Summer is coming.
In the mostly temperate Berkeley, its approach can be subtle. There are fewer jackets in the morning, more nakedness on Memorial Glade in the afternoon. There are landlords happily waiting outside of their May-to-May lease properties for their fifth showing today, residents inside those apartments wondering when the incessant traipsing through their living room will end.
There’s that golden glow that seems to cover everything on sunny afternoons and that feels more appropriate as the backdrop for vain photos at the Botanical Garden than for learning microeconomics at a desk in a musty bedroom.
And for college students, that’s where the sluggishness comes in, the end-of-semester, end-of-the-year sluggishness. It slips into your head with the heat and liquefies anything that might have been effective living there.
And yet, for all summer wants to slow you down, it’s not forgiving if you come to any kind of stop.
Because there are expectations in summer. There is the expectation that you will have spent the late fall and early spring secretly preparing for summer’s arrival. You will have prepared a resume and a way to pitch yourself, and you would have applied for a drove of internships and got a great one and found a way to accommodate its lack of pay, and you will be one step closer to making it.
Or you will have envisioned, applied for and been accepted to a perfect, life-changing experience. You will go to Spain! You will live by the seaside, in the mountains, in the beating heart of a city — you will have a Summer in the Sun and you will come back Changed.
There are expectations that you will have prepared your body. You will be ready to be bare-shouldered and barefoot, young and beautiful. You will have purchased your Ray-Ban sunglasses and perfected your carefree-counterculture ‘60s style.
You belong on a beach on the Fourth of July in high-waisted shorts and an American flag tank top, an icy cold beer in one lazy hand. And if that isn’t where you are, you’re missing out.
And this is the ideal of summer: The weather refuses to change, and you’re stuck in unflinching perfection and there’s nothing you can do about it.
Fall and winter are different. The fall is a movement toward something, a downward slope -— in temperature, in daylight hours — speeding into the anonymity of black winter mornings.
When it’s dark when you wake up, it’s OK if you go back to sleep for a few hours. It’s OK if you just don’t feel like getting up. It’s OK if you don’t feel like looking good or feeling good. The darkness is forgiving in a way that the fiery summer is not.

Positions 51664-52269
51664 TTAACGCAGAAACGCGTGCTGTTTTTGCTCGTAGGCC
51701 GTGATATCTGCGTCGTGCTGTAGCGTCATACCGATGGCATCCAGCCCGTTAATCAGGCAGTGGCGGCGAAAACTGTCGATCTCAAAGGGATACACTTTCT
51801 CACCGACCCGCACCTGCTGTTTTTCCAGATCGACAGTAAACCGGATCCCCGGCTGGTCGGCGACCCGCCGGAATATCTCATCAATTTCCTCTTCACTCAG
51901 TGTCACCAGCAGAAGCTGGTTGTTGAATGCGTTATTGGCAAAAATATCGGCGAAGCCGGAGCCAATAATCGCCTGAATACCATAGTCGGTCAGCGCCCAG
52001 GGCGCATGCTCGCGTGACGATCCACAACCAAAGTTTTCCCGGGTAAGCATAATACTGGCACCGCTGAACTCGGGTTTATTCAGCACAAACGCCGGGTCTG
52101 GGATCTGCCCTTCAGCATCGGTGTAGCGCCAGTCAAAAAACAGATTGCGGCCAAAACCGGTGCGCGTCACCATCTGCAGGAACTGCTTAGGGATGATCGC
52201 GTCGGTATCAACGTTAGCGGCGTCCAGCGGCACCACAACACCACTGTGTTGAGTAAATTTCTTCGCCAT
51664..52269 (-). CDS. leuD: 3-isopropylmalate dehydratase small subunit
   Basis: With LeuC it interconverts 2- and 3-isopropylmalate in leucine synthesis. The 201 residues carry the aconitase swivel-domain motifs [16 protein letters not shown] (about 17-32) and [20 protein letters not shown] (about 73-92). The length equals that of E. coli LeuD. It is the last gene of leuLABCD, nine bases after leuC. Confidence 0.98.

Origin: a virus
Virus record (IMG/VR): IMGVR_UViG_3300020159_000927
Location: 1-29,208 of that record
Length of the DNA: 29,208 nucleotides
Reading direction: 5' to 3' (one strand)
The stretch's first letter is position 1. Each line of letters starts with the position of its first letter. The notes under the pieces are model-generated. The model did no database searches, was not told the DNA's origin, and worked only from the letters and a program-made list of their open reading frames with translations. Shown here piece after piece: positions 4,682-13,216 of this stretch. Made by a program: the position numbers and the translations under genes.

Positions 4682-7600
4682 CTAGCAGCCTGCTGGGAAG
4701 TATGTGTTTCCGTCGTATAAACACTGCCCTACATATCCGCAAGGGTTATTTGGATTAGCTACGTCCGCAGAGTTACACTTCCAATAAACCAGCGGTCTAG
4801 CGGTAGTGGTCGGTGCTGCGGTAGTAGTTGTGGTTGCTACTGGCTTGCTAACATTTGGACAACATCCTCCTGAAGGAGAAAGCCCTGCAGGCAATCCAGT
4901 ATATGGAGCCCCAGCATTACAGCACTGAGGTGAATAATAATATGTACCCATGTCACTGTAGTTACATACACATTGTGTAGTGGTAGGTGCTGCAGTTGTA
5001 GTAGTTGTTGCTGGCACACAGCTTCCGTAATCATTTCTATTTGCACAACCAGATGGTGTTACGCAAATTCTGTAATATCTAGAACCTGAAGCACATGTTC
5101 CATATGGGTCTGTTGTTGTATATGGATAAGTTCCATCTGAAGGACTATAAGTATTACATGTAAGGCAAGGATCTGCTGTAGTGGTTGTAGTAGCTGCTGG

And by the time fall rolls around, everything is already decided. You’ve figured out your fall schedule, and spring classes have been decided early in the semester, and instead of spending all of your time worrying about what’s next, you just get to decide what to do right now.
However you spend your nights in the fall is OK, too. You might end up wandering through dark streets looking for something fun to do, and it’s OK if you don’t because this is just one weekend, and like the weather, things change quickly in the fall.
The school year is new, and everyone is looking for something new. Today isn’t good, but tomorrow might be. With no incessant sunshine, things feel mutable. They are mutable. It’s OK if you mess up in the fall. There is no need for pretensions of already being there, of having participated in spring’s growth and bounded into an eternally brilliant summer. The fall is a time to try out something new, to actually make the changes you’ll spend the spring trying to narrativize into the story of your life.
Everywhere is shelter in the fall. The inside of your jacket is shelter and the inside of your bed and the inside of your head. Cafes, even the dirty ones, are Hemingway’s “clean well-lighted places,” waiting to take you in and warm you up and let you study and think without the dissection the gleaming sun allows. It is a space of community, of people coming together because they rely on the warmth that communal places offer.
And it rains in the winter. And when it rains, it’s OK if your clothes are disheveled and your hair looks bad. It’s OK if your apartment is messy and if you lay in bed all afternoon.
But summer is coming, and I’m terrified. I’m terrified that I won’t measure up to its brilliance and its beauty — to its insistence that this world is wonderful and that if I’m not feeling that wonder, it’s my own damn fault.